https://www.engadget.com/2017/05/30/wds-next-gen-ssds-add-even-more-speed-and-capacity/

WD’s next-gen SSDs add even more speed and capacity

Its new drives are the first to use 64-layer 3D NAND tech.
Western Digital

Hard disk specialist Western Digital (WD) acquired SSD maker SanDisk last year for a colossal $19 billion, and now we’re getting some idea as to its strategy. The company unveiled two new lineups — branded under each company’s names — that feature the first SSDs to use 64-layer 3D NAND chips developed by SanDisk. The new, higher capacity chips will allow for “lower power consumption and higher performance, endurance and capacities,” Western Digital wrote in its press release.

The two lines, WD Blue and SanDisk Ultra 3D, are identical capacity-wise, use the same controllers and have identical performance specs — though WD Blue also offers a M.2 2280 device that SanDisk doesn’t. All of the 256GB drives, both in 2.5-inch and M.2 formats, start at a very reasonable $100. They also come in 500GB, 1TB and 2TB sizes, but WD hasn’t listed prices for those items yet. That information will be particularly interesting, since the drives require fewer chips than rival SSDs, which will hopefully drive down the prices.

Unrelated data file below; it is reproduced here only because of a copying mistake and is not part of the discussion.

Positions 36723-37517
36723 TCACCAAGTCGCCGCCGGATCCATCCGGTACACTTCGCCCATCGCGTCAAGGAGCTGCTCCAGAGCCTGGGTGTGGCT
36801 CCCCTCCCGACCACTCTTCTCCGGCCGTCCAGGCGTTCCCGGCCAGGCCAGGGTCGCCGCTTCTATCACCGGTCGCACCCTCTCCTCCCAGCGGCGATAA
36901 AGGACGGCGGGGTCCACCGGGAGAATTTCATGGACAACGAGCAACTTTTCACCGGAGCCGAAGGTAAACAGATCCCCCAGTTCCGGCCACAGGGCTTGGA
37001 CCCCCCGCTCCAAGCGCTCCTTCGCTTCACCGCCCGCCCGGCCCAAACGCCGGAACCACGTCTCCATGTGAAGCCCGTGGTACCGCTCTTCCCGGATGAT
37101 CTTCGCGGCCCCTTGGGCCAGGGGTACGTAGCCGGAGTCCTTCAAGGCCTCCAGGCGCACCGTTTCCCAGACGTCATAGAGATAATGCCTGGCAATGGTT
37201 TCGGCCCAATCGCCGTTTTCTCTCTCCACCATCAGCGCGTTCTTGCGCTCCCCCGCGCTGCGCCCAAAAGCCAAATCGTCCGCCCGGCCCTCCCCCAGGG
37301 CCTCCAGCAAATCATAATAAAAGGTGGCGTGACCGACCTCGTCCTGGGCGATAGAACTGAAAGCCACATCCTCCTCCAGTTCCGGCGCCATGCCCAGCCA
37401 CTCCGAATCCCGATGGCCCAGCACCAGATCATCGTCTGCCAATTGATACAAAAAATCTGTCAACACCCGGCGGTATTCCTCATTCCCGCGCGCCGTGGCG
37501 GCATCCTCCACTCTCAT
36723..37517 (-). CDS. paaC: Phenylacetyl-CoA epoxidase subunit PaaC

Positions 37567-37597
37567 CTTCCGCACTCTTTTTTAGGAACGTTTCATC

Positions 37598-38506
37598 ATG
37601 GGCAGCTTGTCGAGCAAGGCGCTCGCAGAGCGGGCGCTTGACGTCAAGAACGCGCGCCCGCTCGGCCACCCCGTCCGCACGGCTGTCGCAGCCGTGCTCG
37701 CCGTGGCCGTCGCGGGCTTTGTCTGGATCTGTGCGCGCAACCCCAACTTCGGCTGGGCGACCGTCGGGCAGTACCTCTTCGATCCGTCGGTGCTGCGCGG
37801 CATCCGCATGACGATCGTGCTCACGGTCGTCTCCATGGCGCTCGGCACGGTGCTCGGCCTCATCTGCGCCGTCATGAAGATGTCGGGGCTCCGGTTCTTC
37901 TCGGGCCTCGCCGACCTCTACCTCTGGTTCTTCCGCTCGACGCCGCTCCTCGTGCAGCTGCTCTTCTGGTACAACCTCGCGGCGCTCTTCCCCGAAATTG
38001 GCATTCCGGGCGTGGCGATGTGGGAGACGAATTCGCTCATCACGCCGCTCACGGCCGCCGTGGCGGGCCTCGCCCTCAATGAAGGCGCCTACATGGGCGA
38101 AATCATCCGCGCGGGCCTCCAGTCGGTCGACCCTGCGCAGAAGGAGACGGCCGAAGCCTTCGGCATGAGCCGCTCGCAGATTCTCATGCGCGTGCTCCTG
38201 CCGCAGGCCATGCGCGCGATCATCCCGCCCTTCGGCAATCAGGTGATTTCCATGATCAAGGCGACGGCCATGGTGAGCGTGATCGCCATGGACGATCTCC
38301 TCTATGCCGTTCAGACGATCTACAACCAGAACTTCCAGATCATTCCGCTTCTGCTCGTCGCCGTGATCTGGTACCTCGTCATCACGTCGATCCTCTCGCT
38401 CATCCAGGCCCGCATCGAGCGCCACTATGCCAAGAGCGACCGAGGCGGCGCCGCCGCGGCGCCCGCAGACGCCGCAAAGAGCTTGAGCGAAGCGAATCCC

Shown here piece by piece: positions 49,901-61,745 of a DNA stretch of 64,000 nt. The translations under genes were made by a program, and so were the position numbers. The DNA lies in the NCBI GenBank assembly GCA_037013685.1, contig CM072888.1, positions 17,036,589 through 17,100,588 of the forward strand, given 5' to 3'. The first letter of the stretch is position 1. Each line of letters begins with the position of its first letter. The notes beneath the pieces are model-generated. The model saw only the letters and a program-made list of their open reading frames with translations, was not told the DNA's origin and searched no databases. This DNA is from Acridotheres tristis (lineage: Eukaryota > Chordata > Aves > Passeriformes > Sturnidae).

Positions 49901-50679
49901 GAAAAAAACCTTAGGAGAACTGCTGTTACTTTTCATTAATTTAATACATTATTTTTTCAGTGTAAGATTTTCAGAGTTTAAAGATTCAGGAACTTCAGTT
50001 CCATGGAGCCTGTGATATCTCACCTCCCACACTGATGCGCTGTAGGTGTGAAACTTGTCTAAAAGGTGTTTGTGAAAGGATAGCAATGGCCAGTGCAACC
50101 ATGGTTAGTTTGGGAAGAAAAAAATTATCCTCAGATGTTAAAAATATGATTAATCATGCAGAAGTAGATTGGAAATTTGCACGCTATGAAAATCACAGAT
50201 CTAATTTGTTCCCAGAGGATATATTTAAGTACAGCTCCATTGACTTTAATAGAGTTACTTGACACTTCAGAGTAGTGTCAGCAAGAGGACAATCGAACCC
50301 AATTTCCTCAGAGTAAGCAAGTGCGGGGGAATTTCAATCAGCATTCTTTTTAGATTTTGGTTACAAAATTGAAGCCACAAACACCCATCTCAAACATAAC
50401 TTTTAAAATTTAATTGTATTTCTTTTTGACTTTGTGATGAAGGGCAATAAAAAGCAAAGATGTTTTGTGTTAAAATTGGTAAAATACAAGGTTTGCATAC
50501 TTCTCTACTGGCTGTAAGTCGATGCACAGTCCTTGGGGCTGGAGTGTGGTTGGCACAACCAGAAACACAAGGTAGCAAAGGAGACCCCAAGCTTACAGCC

As for the performance, it’s pretty, pretty good. The larger capacity devices can read at 550 MB/s and write 560 MB/s, and the 256GB SSD is just a touch slower (550 MB/s and 525 MB/s). Perhaps more importantly, all products have a mean time to failure (MTTF) of 1.75 million hours. WD says that’s “industry-leading,” but it falls behind some products, including Samsung’s (more expensive) 850 Pro, which sports a two million hour MTBF.

WD gave a pretty good clue as to why it’s offering identical products under different labels. “Between our two strong brands in SanDisk and WD, and their respective loyal customer bases and distribution channels, these advanced SSDs will appeal to a very broad [range of consumers],” said WD CEO Mike Cordano. In other words, WD has huge stores of goodwill in both brands, and it’s not willing to give that up to save some marketing costs.

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